After we scored a rental car, we started on our way to Lindos.  As is expected, most car rental places only carry manuals, so my father-in-law offered to drive (to which my husband was eternally grateful).  No more Italy Round 2 for this guy.  We did have a minor mishap with stalling out while slowly drifting into a traffic circle…with oncoming traffic…and I was on the driver side…but otherwise, our trip was thankfully uneventful.

The drive took us about an hour, when we got to the Acropolis (around 10:00), the place was pretty swarmed with tour busses.  We expected it to be somewhat crowded, but were still overwhelmed/surprised by the number and the already forming lines.  If I were to do this again, I would certainly try to get up earlier and beat the crowds.  We spent a lot of time in line, and “line” is along the side of a cliff, so not really a place you want to spend time in a bumping, closely quartered crowd.  BUT! We eventually made it into the Acropolis and were rewarded with even more amazing views!  The columns here were beautiful and the signs gave a lot of good information.  We also got to see the beaches and St. John’s Bay from high above.

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On the climb up to the Acropolis.  The hike up was no joke!
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Doric temple of Athena Lindia

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View from the highest point
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Beautiful St. John’s Bay

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We started to make our way back down the hill (we took the “other” way down to avoid the ever-growing crowd) and spotted a few of the infamous Greek donkeys giving rides.  At the beach, we found a couple chairs (which ran us €10/2 chairs) and sat down to relax.  The rest of the afternoon was spent in the water, fanning ourselves in the loungers, having a few beers, and grabbing lunch from one of the beachfront restaurants.

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Donkey!
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On the climb down, Lindos Beach
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View of the Acropolis from the beach

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Fish, potatoes, salad and a beer for 10 euros, can’t beat it
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We had Greek salad multiple times per day, couldn’t get enough.
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Veggie pizza
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Our view for the afternoon

 

We left there around 4:00pm and headed back to return our rental.  After we dropped the car off, we headed to Tamam.  Tamam is a highly rated Rhodes restaurant located in New Town.  Almost every travel site, blog, travel book, etc. that I read in preparation for our trip mentioned Tamam, so this was a must-do.  Tamam is a family-owned and run restaurant, described as “modern” Greek cuisine.  This was another top meal for us in Rhodes (The food on this trip was so hard to rank!  I feel like I’m gushing about every place that we’ve been to, but really.  They were all so good.).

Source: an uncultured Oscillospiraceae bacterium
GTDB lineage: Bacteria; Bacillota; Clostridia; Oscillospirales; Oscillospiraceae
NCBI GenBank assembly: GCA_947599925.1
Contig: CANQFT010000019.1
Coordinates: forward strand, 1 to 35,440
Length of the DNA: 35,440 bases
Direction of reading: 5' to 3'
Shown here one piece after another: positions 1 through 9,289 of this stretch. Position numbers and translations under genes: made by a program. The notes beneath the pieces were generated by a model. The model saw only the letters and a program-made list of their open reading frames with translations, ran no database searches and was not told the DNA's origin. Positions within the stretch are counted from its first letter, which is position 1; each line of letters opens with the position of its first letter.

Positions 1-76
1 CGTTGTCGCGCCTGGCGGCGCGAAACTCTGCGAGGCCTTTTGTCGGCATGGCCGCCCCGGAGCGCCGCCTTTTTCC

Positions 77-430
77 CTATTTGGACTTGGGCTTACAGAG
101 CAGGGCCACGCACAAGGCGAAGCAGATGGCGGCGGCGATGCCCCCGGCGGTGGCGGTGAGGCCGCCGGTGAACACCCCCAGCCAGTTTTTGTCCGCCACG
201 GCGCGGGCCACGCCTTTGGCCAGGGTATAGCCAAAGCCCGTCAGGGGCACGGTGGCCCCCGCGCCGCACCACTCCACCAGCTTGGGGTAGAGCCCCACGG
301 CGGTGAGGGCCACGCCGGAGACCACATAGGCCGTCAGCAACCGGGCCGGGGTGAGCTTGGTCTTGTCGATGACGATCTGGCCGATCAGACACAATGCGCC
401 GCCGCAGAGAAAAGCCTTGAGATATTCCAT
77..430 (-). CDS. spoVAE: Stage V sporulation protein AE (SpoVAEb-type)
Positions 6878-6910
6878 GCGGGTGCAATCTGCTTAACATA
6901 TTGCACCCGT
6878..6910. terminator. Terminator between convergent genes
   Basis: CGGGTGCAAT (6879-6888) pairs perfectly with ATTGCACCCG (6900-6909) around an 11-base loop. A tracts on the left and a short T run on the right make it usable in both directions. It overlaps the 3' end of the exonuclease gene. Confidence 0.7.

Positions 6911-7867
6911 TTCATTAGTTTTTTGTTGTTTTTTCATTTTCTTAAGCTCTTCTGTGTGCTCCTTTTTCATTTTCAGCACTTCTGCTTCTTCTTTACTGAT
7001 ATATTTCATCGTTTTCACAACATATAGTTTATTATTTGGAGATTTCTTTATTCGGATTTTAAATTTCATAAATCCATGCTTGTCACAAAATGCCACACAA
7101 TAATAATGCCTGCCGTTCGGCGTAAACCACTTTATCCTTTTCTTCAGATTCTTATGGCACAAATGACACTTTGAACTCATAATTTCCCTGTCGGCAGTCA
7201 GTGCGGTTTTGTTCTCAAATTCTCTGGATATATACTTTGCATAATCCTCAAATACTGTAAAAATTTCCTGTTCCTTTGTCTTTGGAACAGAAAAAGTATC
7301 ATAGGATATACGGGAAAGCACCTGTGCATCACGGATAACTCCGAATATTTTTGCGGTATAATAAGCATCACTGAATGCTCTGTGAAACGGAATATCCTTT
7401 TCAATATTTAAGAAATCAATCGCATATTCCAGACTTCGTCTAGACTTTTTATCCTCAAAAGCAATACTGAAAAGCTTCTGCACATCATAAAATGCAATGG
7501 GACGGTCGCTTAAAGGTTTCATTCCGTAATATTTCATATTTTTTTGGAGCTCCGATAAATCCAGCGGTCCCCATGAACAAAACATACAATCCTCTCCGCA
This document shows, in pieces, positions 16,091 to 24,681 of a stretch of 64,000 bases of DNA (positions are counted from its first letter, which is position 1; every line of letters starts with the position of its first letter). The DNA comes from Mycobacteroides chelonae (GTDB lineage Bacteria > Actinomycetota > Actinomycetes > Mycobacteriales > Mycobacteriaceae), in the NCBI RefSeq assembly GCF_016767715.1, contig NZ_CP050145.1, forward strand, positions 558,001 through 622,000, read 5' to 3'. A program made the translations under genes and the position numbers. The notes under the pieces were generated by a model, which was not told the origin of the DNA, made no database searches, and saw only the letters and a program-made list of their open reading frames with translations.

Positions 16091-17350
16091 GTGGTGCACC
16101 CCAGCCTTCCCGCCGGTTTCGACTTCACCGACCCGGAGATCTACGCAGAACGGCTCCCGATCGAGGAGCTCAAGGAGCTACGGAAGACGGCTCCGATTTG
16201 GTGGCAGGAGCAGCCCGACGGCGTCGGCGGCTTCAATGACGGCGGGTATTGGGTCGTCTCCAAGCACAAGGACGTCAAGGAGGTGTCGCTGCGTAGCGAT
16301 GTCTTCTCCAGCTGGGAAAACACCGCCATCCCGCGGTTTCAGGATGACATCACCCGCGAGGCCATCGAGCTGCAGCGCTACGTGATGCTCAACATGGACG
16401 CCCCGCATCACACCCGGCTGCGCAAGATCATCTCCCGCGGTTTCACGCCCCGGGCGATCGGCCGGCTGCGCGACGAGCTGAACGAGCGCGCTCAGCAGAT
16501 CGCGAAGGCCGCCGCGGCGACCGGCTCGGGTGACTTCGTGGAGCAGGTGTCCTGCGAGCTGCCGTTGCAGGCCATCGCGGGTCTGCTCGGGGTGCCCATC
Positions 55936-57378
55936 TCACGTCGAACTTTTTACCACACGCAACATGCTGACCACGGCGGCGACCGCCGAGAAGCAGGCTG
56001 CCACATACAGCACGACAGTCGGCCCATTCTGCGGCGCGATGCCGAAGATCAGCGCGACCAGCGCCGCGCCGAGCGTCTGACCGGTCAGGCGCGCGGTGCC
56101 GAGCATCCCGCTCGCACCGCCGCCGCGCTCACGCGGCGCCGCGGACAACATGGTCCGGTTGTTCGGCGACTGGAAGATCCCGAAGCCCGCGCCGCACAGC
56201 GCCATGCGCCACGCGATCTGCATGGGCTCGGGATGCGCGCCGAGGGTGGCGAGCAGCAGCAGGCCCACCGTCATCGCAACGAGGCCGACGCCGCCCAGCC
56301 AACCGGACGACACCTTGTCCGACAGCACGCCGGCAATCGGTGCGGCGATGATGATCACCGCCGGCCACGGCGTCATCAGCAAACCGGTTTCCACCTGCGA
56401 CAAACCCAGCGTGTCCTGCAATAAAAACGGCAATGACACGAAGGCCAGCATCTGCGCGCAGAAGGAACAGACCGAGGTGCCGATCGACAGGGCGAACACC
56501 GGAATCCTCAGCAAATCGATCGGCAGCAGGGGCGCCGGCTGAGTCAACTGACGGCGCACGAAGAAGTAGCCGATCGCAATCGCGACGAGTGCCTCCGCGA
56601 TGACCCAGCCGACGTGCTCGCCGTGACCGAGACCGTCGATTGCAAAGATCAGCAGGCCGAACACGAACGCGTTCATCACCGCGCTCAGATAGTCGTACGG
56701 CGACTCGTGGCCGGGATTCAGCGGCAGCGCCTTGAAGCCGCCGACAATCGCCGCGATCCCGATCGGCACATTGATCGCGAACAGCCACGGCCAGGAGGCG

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Bread with butter and caper olive oil
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Eggplant rolls
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Lamb shank with spinach and tomato pasta.  The sauce was so delicious and the owner actually came out with an extra bowl of it for me when he saw me scraping around to get more of it off my plate!
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Pasta with tomatoes and slow roasted beef
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Lamb shank with plums and apricots (this was the owner’s recommendation, delicious!)
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Ouzo shots.  With pomegranate arils, bc we are fancy people
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Dessert, not even sure what this was.  Everyone got the dessert and ouzo shots automatically.

After dinner we went back to our apartment and pack, to get ready for our 4:00am wake up call for the next day :O

Rhodes isn’t a place that was on my personal list of Greek islands to visit, mostly because I hadn’t heard of it, but we were so thrilled with our time here.  Rhodes is also very CHEAP, especially when compared to the other islands like Mykonos or Santorini. It really is a hidden gem and I think 2.5 days was the perfect amount of time to spend here.  I’ve been singing its praises to everyone I know since we got back and really think it would make an amazing addition to anyone’s Greek itinerary!

 

This post is part of the Travel Tuesday link-up!  Thanks for hosting, Courtney and Lauren!